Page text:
Perhaps the most important aspect here is the build quality. This is really the strong suit of the Mechanical Pencil 2.0. The entirely metal build feels rock-solid, especially in this heavier bronze metal, and everything fits together with tight tolerances. There's the tiniest bit of play between the barrel and mechanism knock, which may cause some rattling at times. But it's subtle, but definitely not a deal breaker. The mechanism is where version 2.0 gets the biggest upgrade over the previous itteration, with an all-metal custom removable mechanism (available in 0.5, 0.7 and 0.9mm lead thicknesses). 
Modern Fuel Mechanical Pencil 2.0 review
The new mechanism also meant a complete redesign of the pencil's interior, so dissasembly of the pencil is now a bit different... and not so straightforward! When I say over-engineered, I'm not kidding: this thing is HARD to dissasemble. The eraser can be pulled out, after which you can unscrew the push button ("knock") using the included hex wrench. This step is where I failed a couple times, as you have to unscrew the knock while keeping the wrench and rest of the pencil steady. The front tip of the pencil unscrews next, which is kept in place with a rubber o-ring. After that, the mechanism can be removed from the barrel.

Being able to dissasemble completely makes it easy to service the mechanism or replace broken parts (IF something breaks, but I doubt that'll ever happen). Aside from the practical aspect, I also just really like the technical complexity of this product, but hey I'm a nerd!
Modern Fuel Mechanical Pencil 2.0 review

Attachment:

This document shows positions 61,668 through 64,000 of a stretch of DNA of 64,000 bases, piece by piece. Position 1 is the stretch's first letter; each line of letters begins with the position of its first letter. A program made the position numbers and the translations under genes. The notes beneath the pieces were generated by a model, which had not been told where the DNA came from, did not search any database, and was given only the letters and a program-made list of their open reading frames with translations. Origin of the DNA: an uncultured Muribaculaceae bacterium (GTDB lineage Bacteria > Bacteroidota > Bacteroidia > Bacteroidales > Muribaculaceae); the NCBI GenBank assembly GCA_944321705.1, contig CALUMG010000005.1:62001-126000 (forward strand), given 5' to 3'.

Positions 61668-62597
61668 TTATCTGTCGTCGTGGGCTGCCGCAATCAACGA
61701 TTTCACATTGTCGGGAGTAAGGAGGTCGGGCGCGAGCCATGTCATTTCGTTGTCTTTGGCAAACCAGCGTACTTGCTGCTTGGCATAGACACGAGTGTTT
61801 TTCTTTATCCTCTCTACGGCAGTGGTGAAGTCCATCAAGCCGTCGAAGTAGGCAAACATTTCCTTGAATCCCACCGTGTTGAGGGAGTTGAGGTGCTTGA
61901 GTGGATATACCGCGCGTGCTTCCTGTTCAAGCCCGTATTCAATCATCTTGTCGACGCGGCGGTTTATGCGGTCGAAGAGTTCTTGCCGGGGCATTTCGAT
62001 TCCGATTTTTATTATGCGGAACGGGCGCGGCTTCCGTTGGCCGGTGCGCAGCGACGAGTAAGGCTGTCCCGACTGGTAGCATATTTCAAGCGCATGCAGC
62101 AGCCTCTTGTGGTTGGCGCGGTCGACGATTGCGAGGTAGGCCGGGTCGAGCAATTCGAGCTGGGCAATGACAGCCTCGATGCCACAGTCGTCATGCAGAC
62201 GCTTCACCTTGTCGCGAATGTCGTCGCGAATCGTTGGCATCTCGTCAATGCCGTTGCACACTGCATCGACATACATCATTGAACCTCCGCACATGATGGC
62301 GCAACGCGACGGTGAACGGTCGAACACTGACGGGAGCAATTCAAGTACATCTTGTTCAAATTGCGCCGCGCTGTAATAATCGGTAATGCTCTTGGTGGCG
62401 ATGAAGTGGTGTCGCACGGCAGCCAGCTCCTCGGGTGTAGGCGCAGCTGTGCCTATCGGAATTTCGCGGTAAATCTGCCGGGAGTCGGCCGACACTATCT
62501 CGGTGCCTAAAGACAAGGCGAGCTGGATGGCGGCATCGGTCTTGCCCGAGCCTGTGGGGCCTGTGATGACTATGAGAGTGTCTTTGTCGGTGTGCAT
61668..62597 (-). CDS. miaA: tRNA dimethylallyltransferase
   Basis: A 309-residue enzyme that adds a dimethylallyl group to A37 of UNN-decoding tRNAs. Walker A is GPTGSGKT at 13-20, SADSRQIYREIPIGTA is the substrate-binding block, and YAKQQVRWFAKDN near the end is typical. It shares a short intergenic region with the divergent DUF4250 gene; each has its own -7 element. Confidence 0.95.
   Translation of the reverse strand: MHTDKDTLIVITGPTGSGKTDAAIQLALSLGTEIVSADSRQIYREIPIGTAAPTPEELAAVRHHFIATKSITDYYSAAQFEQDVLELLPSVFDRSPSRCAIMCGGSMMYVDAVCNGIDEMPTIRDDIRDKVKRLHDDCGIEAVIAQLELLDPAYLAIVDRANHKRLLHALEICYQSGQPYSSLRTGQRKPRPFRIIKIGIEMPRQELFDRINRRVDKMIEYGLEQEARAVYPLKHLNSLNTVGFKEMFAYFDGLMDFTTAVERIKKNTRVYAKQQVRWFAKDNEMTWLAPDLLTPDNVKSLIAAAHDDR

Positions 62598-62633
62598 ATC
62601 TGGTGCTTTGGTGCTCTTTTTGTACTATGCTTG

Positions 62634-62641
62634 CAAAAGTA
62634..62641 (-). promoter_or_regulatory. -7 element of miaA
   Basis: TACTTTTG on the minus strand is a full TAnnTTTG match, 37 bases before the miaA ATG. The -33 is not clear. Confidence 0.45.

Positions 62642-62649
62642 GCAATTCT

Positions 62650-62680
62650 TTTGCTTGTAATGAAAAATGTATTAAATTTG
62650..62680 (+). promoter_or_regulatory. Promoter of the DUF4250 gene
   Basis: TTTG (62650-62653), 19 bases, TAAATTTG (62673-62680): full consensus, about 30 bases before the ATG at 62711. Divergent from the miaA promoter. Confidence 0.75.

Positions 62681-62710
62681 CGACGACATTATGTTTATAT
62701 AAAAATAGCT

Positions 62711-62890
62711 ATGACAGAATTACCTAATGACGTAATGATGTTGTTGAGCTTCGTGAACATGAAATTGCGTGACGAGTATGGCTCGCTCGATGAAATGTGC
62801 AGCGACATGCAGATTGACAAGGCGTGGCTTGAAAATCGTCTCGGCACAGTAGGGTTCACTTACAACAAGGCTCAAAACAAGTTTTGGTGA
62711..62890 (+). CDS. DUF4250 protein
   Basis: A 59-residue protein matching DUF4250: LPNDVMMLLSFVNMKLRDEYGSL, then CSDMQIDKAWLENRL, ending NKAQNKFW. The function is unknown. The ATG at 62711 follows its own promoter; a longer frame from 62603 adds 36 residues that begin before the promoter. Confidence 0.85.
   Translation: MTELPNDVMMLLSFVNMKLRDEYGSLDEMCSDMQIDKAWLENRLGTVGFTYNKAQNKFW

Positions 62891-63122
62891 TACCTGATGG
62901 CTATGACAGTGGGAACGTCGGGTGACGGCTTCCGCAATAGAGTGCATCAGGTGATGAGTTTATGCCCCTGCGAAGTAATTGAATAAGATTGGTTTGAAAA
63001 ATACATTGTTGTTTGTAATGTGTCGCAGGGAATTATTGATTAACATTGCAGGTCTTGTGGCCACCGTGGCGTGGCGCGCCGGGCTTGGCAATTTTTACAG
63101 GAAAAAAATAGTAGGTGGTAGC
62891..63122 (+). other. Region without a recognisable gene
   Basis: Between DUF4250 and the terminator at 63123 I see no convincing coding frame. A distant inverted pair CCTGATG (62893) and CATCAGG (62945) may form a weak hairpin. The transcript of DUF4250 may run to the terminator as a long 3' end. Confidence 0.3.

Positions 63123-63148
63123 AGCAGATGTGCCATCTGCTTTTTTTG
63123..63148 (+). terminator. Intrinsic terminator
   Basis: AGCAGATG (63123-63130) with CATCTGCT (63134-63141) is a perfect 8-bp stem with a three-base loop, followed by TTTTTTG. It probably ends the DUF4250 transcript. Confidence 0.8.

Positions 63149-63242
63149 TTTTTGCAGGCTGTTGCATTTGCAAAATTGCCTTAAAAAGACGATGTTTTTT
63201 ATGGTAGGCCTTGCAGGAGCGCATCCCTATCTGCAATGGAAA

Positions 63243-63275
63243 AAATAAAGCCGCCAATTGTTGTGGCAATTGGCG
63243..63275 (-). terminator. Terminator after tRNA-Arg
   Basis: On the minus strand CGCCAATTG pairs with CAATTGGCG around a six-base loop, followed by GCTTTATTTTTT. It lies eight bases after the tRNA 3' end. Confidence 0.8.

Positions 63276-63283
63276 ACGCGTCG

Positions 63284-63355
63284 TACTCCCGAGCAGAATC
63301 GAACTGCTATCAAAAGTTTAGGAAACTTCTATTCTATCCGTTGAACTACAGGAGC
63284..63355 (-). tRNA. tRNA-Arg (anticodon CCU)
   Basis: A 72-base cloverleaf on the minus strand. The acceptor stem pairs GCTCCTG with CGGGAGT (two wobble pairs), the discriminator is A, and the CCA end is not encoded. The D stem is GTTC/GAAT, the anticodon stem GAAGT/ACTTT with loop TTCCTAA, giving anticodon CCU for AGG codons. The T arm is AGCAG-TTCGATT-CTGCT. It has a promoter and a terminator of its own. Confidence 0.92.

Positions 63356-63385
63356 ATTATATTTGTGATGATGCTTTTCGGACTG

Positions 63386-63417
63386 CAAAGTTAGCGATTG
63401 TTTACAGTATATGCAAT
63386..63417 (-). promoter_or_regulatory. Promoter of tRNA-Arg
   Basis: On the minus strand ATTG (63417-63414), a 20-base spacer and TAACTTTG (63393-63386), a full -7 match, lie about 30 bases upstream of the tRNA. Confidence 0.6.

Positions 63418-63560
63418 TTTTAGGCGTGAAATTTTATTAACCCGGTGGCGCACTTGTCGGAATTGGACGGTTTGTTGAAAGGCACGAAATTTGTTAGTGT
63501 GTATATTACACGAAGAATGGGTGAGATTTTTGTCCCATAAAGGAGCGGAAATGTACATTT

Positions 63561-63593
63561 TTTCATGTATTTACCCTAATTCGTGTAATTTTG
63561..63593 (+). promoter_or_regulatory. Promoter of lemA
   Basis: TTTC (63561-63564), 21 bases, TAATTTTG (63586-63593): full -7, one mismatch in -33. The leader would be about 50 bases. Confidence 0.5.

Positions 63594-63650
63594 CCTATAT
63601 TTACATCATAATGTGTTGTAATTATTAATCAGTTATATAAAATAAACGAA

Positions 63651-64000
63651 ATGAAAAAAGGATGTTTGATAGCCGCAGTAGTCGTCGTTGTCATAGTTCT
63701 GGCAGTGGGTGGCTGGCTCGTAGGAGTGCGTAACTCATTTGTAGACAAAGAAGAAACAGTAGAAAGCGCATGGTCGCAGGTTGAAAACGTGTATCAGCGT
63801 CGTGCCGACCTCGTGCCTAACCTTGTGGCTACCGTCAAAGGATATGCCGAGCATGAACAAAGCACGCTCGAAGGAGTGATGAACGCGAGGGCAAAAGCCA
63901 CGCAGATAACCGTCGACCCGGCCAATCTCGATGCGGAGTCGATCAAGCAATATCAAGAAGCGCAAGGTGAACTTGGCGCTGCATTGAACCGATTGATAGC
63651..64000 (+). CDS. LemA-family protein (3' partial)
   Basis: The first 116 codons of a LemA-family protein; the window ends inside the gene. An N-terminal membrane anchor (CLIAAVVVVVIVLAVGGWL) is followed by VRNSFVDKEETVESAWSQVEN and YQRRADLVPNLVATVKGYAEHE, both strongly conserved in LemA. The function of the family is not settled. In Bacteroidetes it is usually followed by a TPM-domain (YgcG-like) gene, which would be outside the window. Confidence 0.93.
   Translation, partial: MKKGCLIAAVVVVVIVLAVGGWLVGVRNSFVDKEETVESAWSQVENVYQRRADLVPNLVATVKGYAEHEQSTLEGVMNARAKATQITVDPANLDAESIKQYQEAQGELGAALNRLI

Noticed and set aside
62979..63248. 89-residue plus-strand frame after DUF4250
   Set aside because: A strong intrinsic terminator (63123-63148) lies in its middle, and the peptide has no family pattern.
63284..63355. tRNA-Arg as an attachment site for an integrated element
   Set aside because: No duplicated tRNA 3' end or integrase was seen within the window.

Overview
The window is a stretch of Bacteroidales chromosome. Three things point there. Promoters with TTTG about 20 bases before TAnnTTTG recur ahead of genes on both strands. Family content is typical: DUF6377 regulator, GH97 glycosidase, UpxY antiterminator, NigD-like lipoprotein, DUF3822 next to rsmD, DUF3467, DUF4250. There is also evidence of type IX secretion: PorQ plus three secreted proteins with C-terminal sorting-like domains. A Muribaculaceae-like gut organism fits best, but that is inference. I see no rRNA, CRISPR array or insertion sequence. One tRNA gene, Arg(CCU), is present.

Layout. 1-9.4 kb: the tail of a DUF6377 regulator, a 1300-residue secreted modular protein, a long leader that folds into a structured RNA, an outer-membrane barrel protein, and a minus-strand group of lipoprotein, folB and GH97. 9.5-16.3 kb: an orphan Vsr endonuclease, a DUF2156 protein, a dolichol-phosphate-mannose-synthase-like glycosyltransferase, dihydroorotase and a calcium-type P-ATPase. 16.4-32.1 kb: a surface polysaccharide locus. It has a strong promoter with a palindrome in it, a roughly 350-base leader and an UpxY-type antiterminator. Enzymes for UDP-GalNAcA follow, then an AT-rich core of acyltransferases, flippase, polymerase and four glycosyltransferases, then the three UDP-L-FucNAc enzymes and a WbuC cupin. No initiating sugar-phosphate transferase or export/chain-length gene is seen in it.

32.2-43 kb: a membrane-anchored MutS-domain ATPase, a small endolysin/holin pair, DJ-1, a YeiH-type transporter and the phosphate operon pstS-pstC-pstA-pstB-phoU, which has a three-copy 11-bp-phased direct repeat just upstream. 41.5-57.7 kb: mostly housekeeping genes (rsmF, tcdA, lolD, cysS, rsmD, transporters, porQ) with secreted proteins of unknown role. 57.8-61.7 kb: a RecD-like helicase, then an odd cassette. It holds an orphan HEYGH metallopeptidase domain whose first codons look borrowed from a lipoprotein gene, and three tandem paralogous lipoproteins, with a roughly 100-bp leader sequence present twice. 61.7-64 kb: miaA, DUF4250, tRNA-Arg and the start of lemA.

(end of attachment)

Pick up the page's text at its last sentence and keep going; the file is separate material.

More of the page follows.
The mechanism, as I said, can be had in 0.5, 07 and 0.9mm versions, and can be purchased separately. Mine came loaded with the 0.5mm version. For mechanical pencils, I prefer a smaller lead size like this, as I like the fine line it produces. The mechanism works smoothly, and the knock is relatively silent. The sleeve is retractable, perfect for those that want to pocket carry their pencil (a detachable clip is included with every pencil, so you can clip it to your shirt or pants pocket). The included HB leads are very smooth, even though they seem to be of no particular brand. The marks are legible, not overly dark but well-balanced. 
Modern Fuel Mechanical Pencil 2.0 review
A pencil as precision machined and designed with such meticulous care as the Modern Fuel Mechanical Pencil 2.0 is not something you come across every day. Admittedly, it might be a bit overkill, but it's really cool nevertheless! The Modern Fuel Mechanical Pencil retails for 180$ (for copper and bronze options), 200$ for stainless steel or a sloppy 250$ for the all-titanium version. But as of the moment of posting this, you still have a little under three weeks to snag one up during the kickstarter campaign for a more manageable 80 USD (or 130 USD for the titanium). 
Modern Fuel Mechanical Pencil 2.0 review
For the price, you do get a complete package that includes: a cork pouch, spare erasers and stylus tips, extra leads, a nut, hex tools, a detachable clip and scotch brite to remove small scuffs and scratches
To be honest, the price tag is a bit of a stumbling block. Having had the opportunity to play with this prototype partially made me reconsider my initial impression, but I still think it's slightly too expensive. The end result is quite stunning though, and you definitely get a quality product for what you pay. If they could press the cost to keep the MSRP at the original Kickstarter level, I think it would be more manageable for a larger audience. As for now, it's definitely not the ultimate pencil for everyone, but for those that can appreciate a clean design and on point engineering, this could be it! 

Note: This product was provided on loan by Modern Fuel, free of charge, so I could write this review.  I was in no way influenced in the making of this review, the opinions shared in this review are completely my own! This post does not contain affilate links.
Modern Fuel Mechanical Pencil 2.0 review


  1. You stated "You now have the choice of four metals: titanium, bronze, copper or titanium" above but, you should have said "titanium, bronze, copper or stainless steel". Thank you for this post I have ordered the pen on kickstarter.

    1. Whoops, that's right! I'll change it. Thanks for letting me know Tim, and thanks for reading!